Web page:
Pineapple Packs in More Vitamin C per Cup than Citrus Fruits
When it comes to nutrients, vitamin C is one of the most well-known. From strengthening the immune system to improving your mood to reducing the risk of heart disease, this vitamin is a powerhouse. Even better? No expensive supplements are needed here – your daily dose of vitamin C, or ascorbic acid, can be obtained through delicious and affordable fruits and vegetables like pineapple. This tropical fruit contains more vitamin C per serving than citrus fruits like grapefruits and oranges, making it an excellent choice for boosting your daily nutrient consumption. Read on to learn more about the value of vitamin C and how to add some more pineapple power to your diet.
Boosting Your Immune System
For those who are incredibly active, Harvard Health says, an additional 200mg of vitamin C can reduce the risk of getting a cold. The nutrient has also been shown to stimulate the production of certain white blood cells, which may help fight off viruses. However, keeping your immune system strong is more about consistently consuming vitamin C – not just taking a high dose when you start to feel sick.
However, a shortage of the vitamin can make you more susceptible to certain illnesses. According to the US National Health and Nutritional Examination Survey, 39% of adults in the US don’t meet the average requirement for vitamin C. Thankfully, supplements aren’t required to boost your intake – instead, fruits like pineapple contain this vital nutrient in large volumes, so you can ensure you’re always getting enough.
Your Daily Serving of Vitamin C
As shoppers look to add more nutrients to their diets during the COVID-19 pandemic, they’re turning to citrus fruits for vitamin C. “Oranges are on a remarkable growth path,” said Jonna Parker of IRI in an interview with Produce News. “Since mid-March, orange sales has been up around 60 percent each week year-over-year. I suspect this is directly related to the versatility of oranges as a snack, side or in smoothies, as well as the health halo it enjoys among consumers, particularly related to building the immune system.”
However, grocery shoppers shouldn’t feel restricted to simply citrus. In fact, one cup of pineapple contains 78.9mg of vitamin C – more than a serving of mango, kiwi, grapefruit, and even orange. That means a single cup of this tropical fruit can fulfill the Recommended Dietary Allowance (RDA) for women, which falls at 75mg per day and comes close to fulfilling the RDA for men, 90 mg per day, as well.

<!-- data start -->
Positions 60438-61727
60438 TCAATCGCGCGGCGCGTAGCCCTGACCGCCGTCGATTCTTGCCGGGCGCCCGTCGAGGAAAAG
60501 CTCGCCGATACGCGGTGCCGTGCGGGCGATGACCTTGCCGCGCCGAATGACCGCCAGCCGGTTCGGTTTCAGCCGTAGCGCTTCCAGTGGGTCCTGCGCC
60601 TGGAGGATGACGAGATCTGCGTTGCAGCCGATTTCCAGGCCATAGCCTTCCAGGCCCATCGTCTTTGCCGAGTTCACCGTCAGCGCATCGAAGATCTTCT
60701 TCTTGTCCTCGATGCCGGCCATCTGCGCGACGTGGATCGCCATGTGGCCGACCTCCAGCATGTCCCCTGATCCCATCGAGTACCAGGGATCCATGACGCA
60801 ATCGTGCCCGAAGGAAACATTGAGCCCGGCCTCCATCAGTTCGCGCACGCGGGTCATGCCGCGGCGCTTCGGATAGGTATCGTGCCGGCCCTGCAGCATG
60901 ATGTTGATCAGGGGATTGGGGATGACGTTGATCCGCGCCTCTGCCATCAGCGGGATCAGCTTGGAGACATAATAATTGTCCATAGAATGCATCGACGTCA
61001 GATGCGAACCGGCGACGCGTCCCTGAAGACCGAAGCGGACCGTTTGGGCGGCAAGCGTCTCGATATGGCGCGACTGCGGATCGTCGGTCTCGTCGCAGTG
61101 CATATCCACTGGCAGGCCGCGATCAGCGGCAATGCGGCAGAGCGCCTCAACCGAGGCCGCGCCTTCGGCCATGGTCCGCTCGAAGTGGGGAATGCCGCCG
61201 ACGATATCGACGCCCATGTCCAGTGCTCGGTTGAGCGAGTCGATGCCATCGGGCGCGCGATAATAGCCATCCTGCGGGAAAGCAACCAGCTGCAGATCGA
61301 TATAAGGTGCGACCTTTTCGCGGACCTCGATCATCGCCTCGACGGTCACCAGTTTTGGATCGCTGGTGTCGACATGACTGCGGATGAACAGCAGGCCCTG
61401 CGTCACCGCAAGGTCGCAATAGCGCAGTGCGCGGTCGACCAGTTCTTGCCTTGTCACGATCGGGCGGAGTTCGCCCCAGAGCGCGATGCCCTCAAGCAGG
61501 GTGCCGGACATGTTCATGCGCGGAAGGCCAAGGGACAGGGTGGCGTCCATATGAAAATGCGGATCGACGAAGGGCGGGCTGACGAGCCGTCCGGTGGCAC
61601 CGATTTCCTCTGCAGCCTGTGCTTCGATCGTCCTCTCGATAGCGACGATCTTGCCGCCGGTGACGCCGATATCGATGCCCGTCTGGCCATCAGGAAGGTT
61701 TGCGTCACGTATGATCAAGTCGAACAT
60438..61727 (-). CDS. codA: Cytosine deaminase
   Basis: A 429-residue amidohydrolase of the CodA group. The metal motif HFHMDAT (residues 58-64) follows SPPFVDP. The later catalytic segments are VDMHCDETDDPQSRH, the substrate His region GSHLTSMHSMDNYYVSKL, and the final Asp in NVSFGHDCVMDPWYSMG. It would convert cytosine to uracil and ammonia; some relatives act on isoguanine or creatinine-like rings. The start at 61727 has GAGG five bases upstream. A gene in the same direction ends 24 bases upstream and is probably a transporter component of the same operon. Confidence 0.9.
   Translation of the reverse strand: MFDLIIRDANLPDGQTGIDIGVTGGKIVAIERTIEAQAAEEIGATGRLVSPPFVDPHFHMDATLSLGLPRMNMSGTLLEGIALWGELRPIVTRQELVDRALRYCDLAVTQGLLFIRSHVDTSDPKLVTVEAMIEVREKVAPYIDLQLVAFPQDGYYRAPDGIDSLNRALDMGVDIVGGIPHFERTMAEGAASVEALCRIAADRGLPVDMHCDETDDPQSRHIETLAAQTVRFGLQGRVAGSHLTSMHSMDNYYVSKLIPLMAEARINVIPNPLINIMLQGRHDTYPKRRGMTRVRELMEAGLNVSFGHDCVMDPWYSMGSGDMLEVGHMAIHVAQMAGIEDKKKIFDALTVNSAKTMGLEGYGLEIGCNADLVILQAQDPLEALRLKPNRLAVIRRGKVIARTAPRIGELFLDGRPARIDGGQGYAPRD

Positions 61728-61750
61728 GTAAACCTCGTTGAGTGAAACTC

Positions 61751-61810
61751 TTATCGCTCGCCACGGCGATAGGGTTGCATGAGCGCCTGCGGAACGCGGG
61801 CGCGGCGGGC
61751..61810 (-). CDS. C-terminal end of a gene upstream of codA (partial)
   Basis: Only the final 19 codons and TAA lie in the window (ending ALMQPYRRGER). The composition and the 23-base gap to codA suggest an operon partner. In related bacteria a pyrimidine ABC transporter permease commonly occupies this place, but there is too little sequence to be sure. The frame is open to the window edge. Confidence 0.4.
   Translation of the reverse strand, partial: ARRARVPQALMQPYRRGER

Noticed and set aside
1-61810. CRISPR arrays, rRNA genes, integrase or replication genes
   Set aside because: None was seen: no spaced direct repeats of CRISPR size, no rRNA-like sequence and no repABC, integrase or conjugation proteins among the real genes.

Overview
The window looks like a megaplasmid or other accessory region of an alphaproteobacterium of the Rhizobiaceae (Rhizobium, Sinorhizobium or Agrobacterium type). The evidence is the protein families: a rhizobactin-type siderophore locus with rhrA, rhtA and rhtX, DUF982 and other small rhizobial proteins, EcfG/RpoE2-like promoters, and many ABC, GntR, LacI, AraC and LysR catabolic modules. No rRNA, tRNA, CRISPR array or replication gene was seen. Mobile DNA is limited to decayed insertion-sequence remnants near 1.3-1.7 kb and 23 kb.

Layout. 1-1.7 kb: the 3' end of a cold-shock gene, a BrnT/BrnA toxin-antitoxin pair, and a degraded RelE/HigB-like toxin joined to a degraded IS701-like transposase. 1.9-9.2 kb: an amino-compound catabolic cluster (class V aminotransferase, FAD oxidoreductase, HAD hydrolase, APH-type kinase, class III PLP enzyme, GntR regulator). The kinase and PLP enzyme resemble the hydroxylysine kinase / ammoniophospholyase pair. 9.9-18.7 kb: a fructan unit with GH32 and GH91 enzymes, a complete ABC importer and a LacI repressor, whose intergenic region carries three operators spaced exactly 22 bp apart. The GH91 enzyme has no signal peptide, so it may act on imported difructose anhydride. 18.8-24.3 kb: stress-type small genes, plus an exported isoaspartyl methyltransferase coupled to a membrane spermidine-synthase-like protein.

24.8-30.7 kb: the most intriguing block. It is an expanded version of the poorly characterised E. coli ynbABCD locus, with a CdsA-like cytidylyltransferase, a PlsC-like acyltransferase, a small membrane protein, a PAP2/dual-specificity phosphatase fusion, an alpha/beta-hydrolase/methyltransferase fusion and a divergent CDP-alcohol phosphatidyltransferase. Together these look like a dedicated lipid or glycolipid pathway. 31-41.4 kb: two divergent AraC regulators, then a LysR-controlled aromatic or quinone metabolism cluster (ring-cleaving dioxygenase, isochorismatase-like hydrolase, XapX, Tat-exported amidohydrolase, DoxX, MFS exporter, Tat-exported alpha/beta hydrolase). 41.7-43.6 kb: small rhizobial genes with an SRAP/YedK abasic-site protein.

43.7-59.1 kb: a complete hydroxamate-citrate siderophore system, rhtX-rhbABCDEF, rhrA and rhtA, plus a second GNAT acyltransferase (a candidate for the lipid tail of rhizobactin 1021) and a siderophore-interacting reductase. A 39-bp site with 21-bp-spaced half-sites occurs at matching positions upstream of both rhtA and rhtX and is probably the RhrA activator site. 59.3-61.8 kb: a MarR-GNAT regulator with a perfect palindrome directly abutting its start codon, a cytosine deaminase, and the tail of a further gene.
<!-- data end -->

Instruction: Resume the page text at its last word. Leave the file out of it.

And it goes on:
Pineapple is also easy to add to your everyday diet. Whether frozen for superfood smoothies, grilled, added to oatmeal, or eaten plain, there are plenty of ways to enjoy this tropical fruit. Plus, it’s also full of other valuable nutrients like magnesium, vitamin A, and fiber, all of which help keep your body strong and healthy.
Vitamin C’s Role in Your Body
Vitamin C is a true multitasking nutrient: it’s responsible for repairing and developing body tissues, helping your body absorb iron, and aiding in collagen synthesis. A deficiency in the vitamin can mean wounds heal less readily and may increase fatigue. Further, as an antioxidant, it’s crucial in protecting your body against free radicals, which can damage molecules including proteins and nucleic acids.
Various studies have demonstrated a link between higher vitamin C intakes and lower risk of cardiovascular disease, while maintaining a sufficient daily intake of the vitamin has been shown to promote healthy brain aging. Dermatologists also frequently recommend vitamin c for its effects on collagen growth, which helps repair damage and dry skin and may reduce wrinkling.
Overall, vitamin C’s value is undeniable and, thanks to pineapple, it’s easy to reach your recommended daily intake with a wide variety of creative, nutritious dishes. Plus, with the fruit’s natural sweetness, you can satisfy your sweet tooth at the same time! It’s truly a delicious way to keep your body and immune system strong and healthy.
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Signs You’re Low on Vitamin C – WebMD
Immunity in Depth – Oregon State University
Vitamin C – Oregon State University
Can Vitamin C Prevent a Cold? – Harvard Health
The 4 Best Vitamins for Your Skin – Healthline
Vitamin C – National Institutes of Health
FoodData Central – USDA
The American Nutrient Gap – Medtech Boston
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More information can be found via resources at National Institutes of Health.